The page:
Astral Doors – Of the Son and the Father (2003)

AstralDoors_OfSonFather4 out of 5 Stars!

Of the Son and the Father is the debut album from Sweden’s Astral Doors, a band that offers up dark and dastardly Heavy Metal from the same musical playbook as the band Dio, or Black Sabbath during its Ronnie James Dio period, only with the addition of a full-time keyboardist. Even vocalist Nils Patrik Johansson (Lion’s Share/Space Odyssey/Wuthering Heights) has the Dio sound and style of delivery down to a science.

From the energetic and thundering opening track “Cloudbreaker,” the band doesn’t let up the intensity for one solitary moment. Each of the eleven tunes included in this collection, from the delicious title track to “Burn Down the Wheel,” “Slay the Dragon,” “Night of the Witch,” “The Trojan Horse,” and “Rainbow in Your Mind,” holds fairly true to the Dio/Black Sabbath style. Indeed, for the most part, the performances by each musician, the album’s overall dark, dense, and driving atmosphere, and especially the songwriting (right down to the fantasy-laced lyrical content of which Dio was so fond of penning) pays full and glorious homage to the late/great Ronnie James Dio himself. Certainly, there are a few deviations, which gives Astral Doors a flair of its very own and keeps the band from being a direct copy of the aforementioned musical style, yet any fan of Dio’s work, whether with his own band, with Black Sabbath (or Heaven & Hell), and even with Rainbow (due to the heavier use of keyboards), will likely appreciate much of the material delivered on this debut.

Thankfully, Astral Doors didn’t disappear from the scene, but went on to release a string of additional albums, the most recent appearing in 2017, and each of them includes music within a similar realm and retains the same high quality as this debut. So to those RJD admirers who are still unfamiliar with Astral Doors, investigating this band will likely make you feel as if you’ve been catapulted into Heavy Metal Heaven.

One final note, if hunting for Of the Son and the Father, keep in mind that the album was released under this title with the cover shown here, but was also released under the title Cloudbreaker with an alternate cover and two “bonus” songs.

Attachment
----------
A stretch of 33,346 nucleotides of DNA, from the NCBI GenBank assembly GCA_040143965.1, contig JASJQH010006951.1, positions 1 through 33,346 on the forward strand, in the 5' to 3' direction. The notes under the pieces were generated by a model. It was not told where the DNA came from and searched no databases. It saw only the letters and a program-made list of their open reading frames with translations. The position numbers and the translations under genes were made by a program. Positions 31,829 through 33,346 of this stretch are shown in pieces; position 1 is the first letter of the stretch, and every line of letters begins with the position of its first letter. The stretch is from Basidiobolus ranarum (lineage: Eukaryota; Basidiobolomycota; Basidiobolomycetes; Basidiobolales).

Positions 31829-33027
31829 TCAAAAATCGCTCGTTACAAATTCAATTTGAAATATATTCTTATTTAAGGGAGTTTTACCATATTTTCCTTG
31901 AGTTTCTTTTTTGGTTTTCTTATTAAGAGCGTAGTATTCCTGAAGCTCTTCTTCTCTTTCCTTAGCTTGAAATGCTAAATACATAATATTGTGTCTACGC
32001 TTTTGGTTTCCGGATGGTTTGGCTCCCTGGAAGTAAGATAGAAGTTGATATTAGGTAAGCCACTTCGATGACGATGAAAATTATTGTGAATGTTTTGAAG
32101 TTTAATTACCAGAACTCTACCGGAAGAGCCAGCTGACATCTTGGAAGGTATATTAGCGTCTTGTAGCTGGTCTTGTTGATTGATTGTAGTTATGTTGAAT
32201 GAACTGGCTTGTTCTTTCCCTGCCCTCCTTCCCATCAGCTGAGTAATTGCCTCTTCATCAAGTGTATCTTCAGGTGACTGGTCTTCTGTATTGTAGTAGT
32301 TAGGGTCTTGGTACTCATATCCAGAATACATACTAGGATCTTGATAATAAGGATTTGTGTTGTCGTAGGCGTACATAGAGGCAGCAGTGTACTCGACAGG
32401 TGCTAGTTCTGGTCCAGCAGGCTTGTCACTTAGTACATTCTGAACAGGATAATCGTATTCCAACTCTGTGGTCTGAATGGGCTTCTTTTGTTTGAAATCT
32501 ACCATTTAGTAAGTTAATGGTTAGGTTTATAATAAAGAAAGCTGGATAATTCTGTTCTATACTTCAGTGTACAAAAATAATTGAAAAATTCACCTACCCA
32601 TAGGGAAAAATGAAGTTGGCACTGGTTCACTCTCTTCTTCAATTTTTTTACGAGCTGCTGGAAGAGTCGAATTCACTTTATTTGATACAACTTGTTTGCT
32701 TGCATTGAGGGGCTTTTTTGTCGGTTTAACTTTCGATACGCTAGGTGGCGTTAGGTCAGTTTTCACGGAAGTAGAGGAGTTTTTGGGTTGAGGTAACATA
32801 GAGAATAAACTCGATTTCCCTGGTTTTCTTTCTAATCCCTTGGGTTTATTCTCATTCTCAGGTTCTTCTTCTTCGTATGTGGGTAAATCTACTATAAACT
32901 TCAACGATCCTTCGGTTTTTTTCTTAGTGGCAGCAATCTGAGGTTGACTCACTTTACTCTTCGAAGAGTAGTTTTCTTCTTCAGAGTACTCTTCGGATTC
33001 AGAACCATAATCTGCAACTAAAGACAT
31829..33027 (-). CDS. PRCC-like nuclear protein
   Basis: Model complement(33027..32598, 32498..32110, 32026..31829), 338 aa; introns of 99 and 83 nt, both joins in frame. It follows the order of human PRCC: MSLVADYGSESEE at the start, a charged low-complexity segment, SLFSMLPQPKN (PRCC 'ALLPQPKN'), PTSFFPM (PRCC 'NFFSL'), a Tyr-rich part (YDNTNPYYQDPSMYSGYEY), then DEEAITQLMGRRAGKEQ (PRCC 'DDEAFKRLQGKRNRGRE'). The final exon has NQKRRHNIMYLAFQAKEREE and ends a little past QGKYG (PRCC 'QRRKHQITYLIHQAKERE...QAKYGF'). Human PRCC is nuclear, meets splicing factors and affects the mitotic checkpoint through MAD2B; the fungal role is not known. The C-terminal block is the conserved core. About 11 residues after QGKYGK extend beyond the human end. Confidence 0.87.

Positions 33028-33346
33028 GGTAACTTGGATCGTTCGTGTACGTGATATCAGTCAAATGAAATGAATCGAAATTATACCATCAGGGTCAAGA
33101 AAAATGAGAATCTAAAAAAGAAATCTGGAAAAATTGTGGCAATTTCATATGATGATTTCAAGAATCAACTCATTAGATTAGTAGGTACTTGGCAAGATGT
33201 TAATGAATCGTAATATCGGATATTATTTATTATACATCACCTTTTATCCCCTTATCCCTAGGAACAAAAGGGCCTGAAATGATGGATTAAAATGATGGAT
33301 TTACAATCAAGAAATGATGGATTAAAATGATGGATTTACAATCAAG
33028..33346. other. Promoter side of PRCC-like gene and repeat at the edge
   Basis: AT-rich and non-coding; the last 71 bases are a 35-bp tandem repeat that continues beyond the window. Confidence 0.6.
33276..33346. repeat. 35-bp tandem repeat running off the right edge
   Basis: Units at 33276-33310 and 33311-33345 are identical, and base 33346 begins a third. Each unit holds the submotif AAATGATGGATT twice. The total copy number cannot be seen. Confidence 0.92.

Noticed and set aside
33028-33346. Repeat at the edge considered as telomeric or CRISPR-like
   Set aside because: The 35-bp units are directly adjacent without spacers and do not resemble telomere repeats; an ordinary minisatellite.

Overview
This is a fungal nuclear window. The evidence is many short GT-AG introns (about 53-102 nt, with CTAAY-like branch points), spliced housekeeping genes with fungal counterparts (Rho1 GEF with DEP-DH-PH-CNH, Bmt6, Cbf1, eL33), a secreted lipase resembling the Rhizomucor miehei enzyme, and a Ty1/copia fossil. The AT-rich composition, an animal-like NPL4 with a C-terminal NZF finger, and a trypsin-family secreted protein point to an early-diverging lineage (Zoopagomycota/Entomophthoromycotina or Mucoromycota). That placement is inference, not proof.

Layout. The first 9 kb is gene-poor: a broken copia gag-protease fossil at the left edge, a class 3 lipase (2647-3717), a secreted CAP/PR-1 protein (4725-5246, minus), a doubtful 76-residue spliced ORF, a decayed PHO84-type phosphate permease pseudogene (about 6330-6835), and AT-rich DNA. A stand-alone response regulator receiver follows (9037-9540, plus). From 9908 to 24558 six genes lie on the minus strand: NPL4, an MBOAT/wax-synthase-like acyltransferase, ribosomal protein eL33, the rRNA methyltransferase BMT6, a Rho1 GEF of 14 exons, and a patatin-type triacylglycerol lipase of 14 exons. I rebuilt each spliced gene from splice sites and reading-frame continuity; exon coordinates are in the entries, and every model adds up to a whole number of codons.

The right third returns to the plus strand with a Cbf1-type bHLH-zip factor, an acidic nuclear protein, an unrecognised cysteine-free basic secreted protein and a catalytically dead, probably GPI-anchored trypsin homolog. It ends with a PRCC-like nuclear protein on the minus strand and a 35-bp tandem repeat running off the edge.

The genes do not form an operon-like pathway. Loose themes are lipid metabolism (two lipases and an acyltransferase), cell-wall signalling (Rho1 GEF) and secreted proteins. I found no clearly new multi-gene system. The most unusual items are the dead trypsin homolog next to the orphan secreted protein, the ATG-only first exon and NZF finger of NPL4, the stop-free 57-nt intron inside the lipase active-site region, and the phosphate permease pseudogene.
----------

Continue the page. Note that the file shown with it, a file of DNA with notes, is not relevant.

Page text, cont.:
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Beautiful Creatures – Beautiful Creatures (2001)

BeautifulCreatures_13.5 out of 5 Stars!

Chancing upon a band with a name such as Beautiful Creatures, one could easily assume the group played wonderfully sweet and melodic pop music, but that’s so darned far from reality. Instead, what we have here is some dirty, sleazy, greasy, and kick-ass Hard Rock/Glam Metal in the same realm of groups such as Guns n’ Roses, Vain, L.A. Guns, Roxx Gang, Faster Pussycat, or a host of other loud ‘n’ rude “hair bands” from the ’80s.

Indeed, led by gruff vocalist Joe LeSte (formerly of the talented Bang Tango) and including musicians from several of those aforementioned groups, including guitarists DJ Ashba (Guns n’ Roses/Bulletboys) and Anthony Focx (Bang Tango), bassist Kenny Kweens (L.A. Guns), and drummer Glen Sobel (Bang Tango/Impellitteri), Beautiful Creatures delivered two albums of slamming, glamming, and catchy Hard Rock with a touch of Grunge, Blues, and Industrial Metal.

Fans of “hair bands” from the ’80s and the early ’90s will likely find much to enjoy on this debut. Tunes such as “Wasted,” “Kick Out,” “Goin’ Off,” “1 A.M,” “Step Back,” and “Kickin’ for Days,” blast from the speakers with wicked riffs and thundering percussion, and thanks to LeSte’s vocals, a ton of attitude that could easily match the furious punches thrown by any of the acts that found themselves heavily rotated on MTV during that channel’s heyday. Additionally, the band includes several ballads/semi-ballads for variety—”Time and Time Again,” “Wish,” and “Blacklist”—where the inclusion of acoustic guitar and the occasional background keyboards make for a nice change of pace.

In truth, there’s absolutely nothing innovative or profound on this album, just pure, loud, and rebellious fun. So once again, be warned: these particular “creatures” are far from “beautiful.”

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Asia – Arena (1996)

Asia_Arena4 out of 5 Stars!

Since its debut release, Asia has been a band bordering on the edge of both Pomp Rock and AOR as well as the Progressive Rock genre, and on no other album within the band’s catalogue is this merging of genres more evident than on Arena, the group’s sixth studio collection (and the third with vocalist/bassist John Payne).

Including memorable tracks such as “Two Sides of the Moon,” “U Bring Me Down,” “Never,” “Arena,” “Words,” and the exceptional nine-minute “The Day Before the War,” the longest song Asia ever recorded, Arena is probably the most adventurous album in the band’s overall catalogue. When it comes to song arrangements and instrumentation, and with the inclusion of various percussion instruments (provided by guest Luis Jardim) that lend extra zing to several tracks, this is also the Asia album that contains the strongest Progressive-Rock influences, a development I eagerly welcomed with open arms. The Pomp-Rock keyboards of Geoff Downes are generally outstanding, while guitarists Aziz Ibrahim and Elliott Randall, along with drummer Mike Sturgis, display mastery of their own instruments.